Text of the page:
Carnegie Hall 2019-20 Review: Bavarian Radio Symphony Orchestra and Diana Damrau

Orchestra Enlivens With Final Works from Strauss and Brahms

By Logan Martell
(Photo Credit: Chris Lee)

On Friday, Nov 8, 2019, the Bavarian Radio Symphony Orchestra took to Carnegie Hall for a highly touching concert of R. Strauss and Brahms. Conducted by Mariss Jansons, the evening’s program was comprised of personal works from the composers, being some of the last works they ever put on paper, while touching on themes of love, nature, and reflections on mortality.


First on the bill was Strauss’ “Four Symphonic Interludes” from his comic opera “Intermezzo,” which spins an episode of his life into a work of great symphonic expression. The first interlude, “Travel Fever and Waltz Scene,” drew the audience into its musical drama through the underlying, grittier musical features which tinged the speed of the opening measures, such as a sudden lurching from the lower strings, and firm, brassy punctuations, before continuing with great momentum. The tumult, evoking the protagonist Storch’s marital dispute as he leaves on a conducting tour, sees a sustained orchestral height taking a sudden plunge, dropping out to a piano solo which established a fun, almost hectic waltz as the orchestra rejoined.

The second interlude, “Dreaming by the Fireside,” started with a delicate rising in the strings which reached a soft yet poignant height. Capturing the sentiments of Storch’s wife Christine, as she remembers her husband after meeting a young baron, the underlying aural shades of the orchestra did much to bring these returning feelings of romance to life. A brief, darker section felt from the presence of the lower winds, led to a light, almost-ethereal resolution.  The third interlude, “At the Card-Table,” opened with a strong running in the cellos, being joined by the piano which made its way in and out of the overall texture with a quick burst of chords, being repeated by the strings shortly after. The sense of building dexterity being conjured by the orchestra heard expression through the trills and roulades from the violins which peppered this piece.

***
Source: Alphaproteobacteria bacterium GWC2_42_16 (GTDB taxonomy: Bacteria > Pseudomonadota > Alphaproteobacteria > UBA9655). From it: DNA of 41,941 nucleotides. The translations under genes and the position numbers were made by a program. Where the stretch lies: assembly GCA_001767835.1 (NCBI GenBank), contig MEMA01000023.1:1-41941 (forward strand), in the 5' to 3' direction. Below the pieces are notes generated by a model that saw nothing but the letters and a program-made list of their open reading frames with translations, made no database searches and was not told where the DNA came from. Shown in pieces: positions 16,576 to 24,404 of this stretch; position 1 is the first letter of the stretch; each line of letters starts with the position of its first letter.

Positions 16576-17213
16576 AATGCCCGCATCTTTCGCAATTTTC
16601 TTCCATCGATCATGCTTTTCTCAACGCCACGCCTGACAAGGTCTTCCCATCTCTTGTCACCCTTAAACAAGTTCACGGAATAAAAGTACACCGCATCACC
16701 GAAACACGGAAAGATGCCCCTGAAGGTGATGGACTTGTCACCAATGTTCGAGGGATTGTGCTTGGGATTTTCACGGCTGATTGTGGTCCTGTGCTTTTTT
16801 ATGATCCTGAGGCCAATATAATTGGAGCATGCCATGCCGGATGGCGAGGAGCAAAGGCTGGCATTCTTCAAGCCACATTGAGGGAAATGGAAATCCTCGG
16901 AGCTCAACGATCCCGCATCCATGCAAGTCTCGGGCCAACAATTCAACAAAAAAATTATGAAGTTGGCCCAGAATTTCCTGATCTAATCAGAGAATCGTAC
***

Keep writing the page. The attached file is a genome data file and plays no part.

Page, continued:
The final interlude, “Happy Decision,” carried a strong outpouring from the orchestra, accented by the chimes coming from the single triangle. The overall vivacity of this last piece remained as the orchestra alternated between its overall grandeur and a more reflective softness which carried through a few measures, all the while leading towards a powerful conclusion.

Next on the program was Strauss’ “Vier letzte lieder,” or “Four Last Songs,” composed in 1948, just a year before his death, these songs provide a lush and introspective take on mortality. Joining the orchestra was Diana Damrau, lending her highly elegant soprano to the works.  The first song, “Spring,” opened with a rather somber introduction from the strings, reaching a peak during Damrau’s soulful, sustained tones. Following the end of the rapt text was a cadence gently underscored by unease before resolving beautifully.